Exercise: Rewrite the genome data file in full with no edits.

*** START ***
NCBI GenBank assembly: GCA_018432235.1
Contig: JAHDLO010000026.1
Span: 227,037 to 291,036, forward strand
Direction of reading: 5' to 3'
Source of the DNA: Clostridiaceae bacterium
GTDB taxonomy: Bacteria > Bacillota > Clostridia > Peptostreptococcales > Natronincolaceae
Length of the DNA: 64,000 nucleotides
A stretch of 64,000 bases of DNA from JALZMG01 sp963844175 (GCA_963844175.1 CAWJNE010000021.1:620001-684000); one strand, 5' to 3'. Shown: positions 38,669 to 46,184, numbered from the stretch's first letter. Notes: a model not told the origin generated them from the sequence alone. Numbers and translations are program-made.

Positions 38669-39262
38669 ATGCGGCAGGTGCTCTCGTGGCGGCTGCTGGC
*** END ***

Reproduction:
NCBI GenBank assembly: GCA_018432235.1
Contig: JAHDLO010000026.1
Span: 227,037 to 291,036, forward strand
Direction of reading: 5' to 3'
Source of the DNA: Clostridiaceae bacterium
GTDB taxonomy: Bacteria > Bacillota > Clostridia > Peptostreptococcales > Natronincolaceae
Length of the DNA: 64,000 nucleotides
A stretch of 64,000 bases of DNA from JALZMG01 sp963844175 (GCA_963844175.1 CAWJNE010000021.1:620001-684000); one strand, 5' to 3'. Shown: positions 38,669 to 46,184, numbered from the stretch's first letter. Notes: a model not told the origin generated them from the sequence alone. Numbers and translations are program-made.

Positions 38669-39262
38669 ATGCGGCAGGTGCTCTCGTGGCGGCTGCTGGC